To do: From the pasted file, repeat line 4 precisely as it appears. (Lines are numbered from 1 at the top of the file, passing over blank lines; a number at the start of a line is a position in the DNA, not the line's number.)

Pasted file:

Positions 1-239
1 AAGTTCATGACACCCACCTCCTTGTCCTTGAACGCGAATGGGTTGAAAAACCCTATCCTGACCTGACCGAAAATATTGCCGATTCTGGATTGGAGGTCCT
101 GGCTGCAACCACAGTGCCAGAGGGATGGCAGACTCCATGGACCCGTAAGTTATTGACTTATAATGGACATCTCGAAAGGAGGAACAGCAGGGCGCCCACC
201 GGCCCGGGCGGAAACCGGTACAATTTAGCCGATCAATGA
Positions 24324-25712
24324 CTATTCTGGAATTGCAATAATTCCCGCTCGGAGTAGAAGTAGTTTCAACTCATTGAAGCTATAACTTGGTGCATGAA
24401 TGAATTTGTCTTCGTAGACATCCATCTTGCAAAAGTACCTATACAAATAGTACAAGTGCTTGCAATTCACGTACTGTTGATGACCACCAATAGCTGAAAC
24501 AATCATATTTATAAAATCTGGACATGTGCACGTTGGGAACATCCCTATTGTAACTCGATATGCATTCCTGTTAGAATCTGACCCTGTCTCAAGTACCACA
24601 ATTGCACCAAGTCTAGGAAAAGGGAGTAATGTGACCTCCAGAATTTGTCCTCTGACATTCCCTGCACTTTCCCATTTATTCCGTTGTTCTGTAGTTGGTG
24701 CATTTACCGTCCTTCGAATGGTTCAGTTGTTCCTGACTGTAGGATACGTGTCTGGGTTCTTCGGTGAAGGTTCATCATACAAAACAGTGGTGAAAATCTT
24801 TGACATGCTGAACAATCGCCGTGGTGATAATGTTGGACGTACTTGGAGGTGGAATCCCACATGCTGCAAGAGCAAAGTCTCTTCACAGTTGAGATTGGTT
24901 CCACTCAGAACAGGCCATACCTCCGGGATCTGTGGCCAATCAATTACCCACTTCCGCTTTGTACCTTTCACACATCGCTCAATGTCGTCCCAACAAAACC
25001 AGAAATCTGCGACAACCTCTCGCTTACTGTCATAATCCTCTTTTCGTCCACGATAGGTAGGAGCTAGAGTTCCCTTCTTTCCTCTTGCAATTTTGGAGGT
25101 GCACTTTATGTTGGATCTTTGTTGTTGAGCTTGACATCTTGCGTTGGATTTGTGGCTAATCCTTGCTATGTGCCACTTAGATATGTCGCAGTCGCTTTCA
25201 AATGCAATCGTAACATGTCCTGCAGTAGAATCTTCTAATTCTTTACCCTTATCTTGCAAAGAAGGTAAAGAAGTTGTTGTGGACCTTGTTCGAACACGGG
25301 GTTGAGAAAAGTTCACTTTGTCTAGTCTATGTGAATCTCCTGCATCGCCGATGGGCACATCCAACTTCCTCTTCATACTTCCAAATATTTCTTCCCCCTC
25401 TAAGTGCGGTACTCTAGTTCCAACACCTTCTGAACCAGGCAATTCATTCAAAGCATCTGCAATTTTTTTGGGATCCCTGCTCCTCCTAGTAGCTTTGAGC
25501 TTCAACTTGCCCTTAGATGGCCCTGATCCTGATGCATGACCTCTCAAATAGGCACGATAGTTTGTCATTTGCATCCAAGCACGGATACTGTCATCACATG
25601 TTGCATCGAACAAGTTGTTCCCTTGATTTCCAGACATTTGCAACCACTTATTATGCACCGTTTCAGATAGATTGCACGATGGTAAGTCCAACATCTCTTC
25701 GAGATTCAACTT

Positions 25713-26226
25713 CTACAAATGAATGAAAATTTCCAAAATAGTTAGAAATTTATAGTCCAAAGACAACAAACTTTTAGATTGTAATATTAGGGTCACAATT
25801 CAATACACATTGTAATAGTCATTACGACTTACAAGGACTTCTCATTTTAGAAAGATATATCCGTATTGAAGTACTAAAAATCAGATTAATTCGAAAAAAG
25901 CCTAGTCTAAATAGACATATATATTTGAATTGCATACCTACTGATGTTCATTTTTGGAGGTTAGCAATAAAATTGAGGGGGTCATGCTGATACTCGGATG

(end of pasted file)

201 GGCCCGGGCGGAAACCGGTACAATTTAGCCGATCAATGA